Probabilistic 3D segmentation for aleatoric uncertainty quantification in full 3D medical data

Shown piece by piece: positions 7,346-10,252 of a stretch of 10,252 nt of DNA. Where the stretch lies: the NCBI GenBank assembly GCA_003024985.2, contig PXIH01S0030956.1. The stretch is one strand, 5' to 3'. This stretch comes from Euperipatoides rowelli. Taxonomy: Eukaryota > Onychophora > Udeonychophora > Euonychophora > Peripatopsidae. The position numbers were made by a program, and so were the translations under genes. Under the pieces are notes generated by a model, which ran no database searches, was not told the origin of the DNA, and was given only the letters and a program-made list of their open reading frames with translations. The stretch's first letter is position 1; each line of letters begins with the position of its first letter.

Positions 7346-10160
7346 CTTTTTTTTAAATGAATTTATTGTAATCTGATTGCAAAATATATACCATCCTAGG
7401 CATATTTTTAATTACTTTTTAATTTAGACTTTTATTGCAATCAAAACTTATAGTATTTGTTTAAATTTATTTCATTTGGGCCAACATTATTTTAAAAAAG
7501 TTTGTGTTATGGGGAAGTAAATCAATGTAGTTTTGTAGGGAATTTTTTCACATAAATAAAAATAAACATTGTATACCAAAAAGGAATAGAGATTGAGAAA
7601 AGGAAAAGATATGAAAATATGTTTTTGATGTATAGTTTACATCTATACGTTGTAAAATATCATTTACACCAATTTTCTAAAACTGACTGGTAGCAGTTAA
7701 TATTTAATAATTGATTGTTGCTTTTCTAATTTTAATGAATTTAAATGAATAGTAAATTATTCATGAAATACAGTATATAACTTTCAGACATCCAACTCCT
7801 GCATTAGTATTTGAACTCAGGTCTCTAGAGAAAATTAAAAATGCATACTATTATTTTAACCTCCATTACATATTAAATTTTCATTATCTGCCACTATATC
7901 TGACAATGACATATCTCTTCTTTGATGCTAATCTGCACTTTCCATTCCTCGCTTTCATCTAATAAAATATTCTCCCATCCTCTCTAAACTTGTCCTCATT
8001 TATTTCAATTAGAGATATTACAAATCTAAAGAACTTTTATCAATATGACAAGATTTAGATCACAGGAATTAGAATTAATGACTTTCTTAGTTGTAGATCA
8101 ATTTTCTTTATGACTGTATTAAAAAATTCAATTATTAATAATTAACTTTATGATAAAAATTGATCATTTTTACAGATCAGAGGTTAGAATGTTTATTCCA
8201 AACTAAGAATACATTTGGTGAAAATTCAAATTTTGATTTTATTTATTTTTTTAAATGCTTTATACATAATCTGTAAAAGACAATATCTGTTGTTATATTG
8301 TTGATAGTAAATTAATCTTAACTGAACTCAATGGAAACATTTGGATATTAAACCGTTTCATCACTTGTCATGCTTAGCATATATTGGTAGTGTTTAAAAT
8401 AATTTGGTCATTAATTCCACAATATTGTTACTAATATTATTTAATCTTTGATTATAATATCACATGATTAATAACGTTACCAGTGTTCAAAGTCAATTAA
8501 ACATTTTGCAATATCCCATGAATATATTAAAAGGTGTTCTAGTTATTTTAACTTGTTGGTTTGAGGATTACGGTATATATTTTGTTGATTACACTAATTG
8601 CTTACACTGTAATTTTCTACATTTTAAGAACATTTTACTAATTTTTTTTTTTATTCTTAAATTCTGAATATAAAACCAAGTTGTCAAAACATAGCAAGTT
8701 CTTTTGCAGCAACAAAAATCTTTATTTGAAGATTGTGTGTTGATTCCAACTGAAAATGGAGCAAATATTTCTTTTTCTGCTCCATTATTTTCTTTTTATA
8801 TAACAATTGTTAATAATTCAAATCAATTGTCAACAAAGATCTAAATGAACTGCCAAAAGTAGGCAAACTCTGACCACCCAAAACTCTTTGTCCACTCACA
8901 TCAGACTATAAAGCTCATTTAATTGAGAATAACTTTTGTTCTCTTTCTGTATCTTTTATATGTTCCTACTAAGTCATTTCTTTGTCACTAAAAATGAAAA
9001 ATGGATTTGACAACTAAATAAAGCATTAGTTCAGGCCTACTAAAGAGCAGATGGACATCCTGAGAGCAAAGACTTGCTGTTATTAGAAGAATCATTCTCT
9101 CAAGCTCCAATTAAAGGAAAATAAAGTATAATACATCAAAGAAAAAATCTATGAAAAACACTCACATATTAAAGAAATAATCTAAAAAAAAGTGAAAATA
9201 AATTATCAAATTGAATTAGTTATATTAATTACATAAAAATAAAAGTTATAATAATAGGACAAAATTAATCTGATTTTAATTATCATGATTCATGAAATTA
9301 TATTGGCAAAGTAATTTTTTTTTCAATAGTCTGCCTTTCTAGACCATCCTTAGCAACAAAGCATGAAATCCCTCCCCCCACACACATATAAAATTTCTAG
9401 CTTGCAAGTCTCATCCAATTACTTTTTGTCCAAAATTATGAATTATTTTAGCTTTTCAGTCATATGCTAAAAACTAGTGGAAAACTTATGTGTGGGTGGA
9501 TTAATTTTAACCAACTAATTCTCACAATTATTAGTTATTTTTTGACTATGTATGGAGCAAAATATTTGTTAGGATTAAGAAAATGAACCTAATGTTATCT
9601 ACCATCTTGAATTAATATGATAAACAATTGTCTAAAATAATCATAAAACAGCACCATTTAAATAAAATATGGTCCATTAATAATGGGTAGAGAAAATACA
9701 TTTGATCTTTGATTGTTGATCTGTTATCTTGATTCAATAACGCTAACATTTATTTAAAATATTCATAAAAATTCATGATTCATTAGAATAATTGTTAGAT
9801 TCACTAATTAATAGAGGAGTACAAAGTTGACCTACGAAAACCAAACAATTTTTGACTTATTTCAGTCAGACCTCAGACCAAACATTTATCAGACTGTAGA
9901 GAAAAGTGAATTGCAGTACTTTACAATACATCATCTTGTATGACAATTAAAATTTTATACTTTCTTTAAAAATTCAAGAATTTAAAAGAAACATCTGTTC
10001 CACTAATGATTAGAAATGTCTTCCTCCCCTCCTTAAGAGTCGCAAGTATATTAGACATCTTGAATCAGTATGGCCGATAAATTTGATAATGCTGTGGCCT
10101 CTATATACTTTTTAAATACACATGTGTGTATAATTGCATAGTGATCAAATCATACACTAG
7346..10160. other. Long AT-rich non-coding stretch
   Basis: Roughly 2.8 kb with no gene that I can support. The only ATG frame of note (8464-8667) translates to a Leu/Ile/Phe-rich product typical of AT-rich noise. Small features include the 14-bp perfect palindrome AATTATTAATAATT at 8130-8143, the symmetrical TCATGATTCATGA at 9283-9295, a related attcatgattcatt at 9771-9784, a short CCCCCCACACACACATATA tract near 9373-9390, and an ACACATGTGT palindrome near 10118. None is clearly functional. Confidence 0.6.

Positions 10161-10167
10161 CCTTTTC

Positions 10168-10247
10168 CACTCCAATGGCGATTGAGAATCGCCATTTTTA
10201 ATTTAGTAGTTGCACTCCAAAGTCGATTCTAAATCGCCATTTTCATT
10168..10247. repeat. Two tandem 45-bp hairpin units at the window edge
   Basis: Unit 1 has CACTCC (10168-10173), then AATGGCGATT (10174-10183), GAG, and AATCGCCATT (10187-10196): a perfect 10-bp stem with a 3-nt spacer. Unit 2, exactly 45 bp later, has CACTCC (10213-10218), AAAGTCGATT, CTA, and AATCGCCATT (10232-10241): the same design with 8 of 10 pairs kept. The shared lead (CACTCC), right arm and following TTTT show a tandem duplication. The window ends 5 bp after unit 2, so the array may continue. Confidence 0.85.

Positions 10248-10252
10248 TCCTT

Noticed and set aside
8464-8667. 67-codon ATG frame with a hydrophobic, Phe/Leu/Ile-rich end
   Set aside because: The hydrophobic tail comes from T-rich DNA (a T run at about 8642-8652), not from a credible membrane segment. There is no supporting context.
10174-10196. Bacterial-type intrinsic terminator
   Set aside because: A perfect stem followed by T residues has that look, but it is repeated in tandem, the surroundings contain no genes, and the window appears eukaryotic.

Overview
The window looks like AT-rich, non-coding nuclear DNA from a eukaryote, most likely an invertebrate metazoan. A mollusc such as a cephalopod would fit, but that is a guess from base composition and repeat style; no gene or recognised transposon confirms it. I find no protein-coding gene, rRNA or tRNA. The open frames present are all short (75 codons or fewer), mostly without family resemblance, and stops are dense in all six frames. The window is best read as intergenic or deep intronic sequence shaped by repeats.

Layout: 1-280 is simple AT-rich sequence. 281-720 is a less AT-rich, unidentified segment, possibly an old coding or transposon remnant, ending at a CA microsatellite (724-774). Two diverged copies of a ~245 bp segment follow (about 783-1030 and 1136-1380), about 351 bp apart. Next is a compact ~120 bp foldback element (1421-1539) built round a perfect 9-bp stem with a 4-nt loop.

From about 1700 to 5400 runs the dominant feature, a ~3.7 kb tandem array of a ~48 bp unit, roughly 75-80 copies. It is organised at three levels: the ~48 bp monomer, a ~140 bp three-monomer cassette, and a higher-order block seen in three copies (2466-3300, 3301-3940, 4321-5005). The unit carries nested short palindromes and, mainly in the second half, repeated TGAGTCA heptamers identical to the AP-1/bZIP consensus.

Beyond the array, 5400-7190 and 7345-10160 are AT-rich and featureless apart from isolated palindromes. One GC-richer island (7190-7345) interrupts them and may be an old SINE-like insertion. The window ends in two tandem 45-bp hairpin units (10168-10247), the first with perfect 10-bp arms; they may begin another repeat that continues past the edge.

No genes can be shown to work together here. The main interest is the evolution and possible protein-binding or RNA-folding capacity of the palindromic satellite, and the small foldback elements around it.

Uncertainty quantification in medical images has become an essential addition to segmentation models for practical application in the real world. Although there are valuable developments in accurate uncertainty quantification methods using 2D images and slices of 3D volumes, in clinical practice, the complete 3D volumes (such as CT and MRI scans) are used to evaluate and plan the medical procedure. As a result, the existing 2D methods miss the rich 3D spatial information when resolving the uncertainty. A popular approach for quantifying the ambiguity in the data is to learn a distribution over the possible hypotheses. In recent work, this ambiguity has been modeled to be strictly Gaussian. Normalizing Flows (NFs) are capable of modelling more complex distributions and thus, better fit the embedding space of the data. To this end, we have developed a 3D probabilistic segmentation framework augmented with NFs, to enable capturing the distributions of various complexity. To test the proposed approach, we evaluate the model on the LIDC-IDRI dataset for lung nodule segmentation and quantify the aleatoric uncertainty introduced by the multi-annotator setting and inherent ambiguity in the CT data. Following this approach, we are the first to present a 3D Squared Generalized Energy Distance (GED) of 0.401 and a high 0.468 Hungarian-matched 3D IoU. The obtained results reveal the value in capturing the 3D uncertainty, using a flexible posterior distribution augmented with a Normalizing Flow. Finally, we present the aleatoric uncertainty in a visual manner with the aim to provide clinicians with additional insight into data ambiguity and facilitating more informed decision-making.

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